Kaine’s message was lost to all who speak English
On July 22, Hillary Clinton introduced her choice for vice president of the United States. I had watched as much of the Republican National Convention as I could, and my plan was to watch as much of the Democratic Convention as possible. What a disappointment.
Little did I realize that it was going to be necessary for me to go back to school to learn how to speak and understand Spanish. I didn’t even know what Sen. Tim Kaine was saying. I thought it was settled that we were not going to be a two-language country. Now, don’t get me wrong, I have no disagreement with people speaking a different language and I am certainly not bigoted or racist. But the question becomes: Why should I want to listen to someone presumably speaking to me in a language I don’t know or understand? Perhaps Kaine was just showing off his prowess in another language.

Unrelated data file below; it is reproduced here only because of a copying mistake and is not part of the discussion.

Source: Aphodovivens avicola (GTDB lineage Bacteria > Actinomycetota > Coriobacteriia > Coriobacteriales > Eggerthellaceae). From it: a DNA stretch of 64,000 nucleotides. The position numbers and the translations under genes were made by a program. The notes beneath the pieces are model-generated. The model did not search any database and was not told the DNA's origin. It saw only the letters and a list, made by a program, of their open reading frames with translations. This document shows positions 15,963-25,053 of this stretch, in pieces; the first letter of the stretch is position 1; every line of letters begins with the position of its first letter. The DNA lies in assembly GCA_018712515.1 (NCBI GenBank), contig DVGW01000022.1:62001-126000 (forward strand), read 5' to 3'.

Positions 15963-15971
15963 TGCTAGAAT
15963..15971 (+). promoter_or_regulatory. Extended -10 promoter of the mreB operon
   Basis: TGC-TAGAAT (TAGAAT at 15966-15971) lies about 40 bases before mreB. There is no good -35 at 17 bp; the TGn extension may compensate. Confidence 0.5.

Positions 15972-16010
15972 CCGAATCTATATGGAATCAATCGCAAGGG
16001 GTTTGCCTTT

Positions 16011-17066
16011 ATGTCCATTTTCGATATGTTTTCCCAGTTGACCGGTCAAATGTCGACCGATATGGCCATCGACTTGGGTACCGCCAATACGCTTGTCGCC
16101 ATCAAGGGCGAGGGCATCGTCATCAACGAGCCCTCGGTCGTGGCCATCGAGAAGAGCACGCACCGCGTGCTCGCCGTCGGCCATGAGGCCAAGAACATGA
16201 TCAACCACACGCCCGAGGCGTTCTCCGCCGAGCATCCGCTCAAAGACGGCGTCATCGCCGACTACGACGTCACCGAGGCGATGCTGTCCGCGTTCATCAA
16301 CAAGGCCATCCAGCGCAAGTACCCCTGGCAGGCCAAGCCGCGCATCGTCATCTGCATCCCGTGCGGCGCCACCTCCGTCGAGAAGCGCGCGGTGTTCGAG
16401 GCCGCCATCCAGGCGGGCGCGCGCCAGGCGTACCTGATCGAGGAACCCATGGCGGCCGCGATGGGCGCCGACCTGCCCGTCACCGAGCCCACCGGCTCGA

I also feel sorry for all those Americans who chose to learn a different language (other than Spanish) when they were getting their education. They would not be able to understand what he was saying, either. I wonder if Clinton understood what he was saying? I guarantee that I will no longer listen to the senator when I find it impossible to understand what message he is trying to convey.
Is this only an attempt to get or grow the Spanish vote for the Democratic Party? Well, I hope that the rest of us get the message somehow. Thanks to Clinton for again throwing confusion and ambiguity into the mix.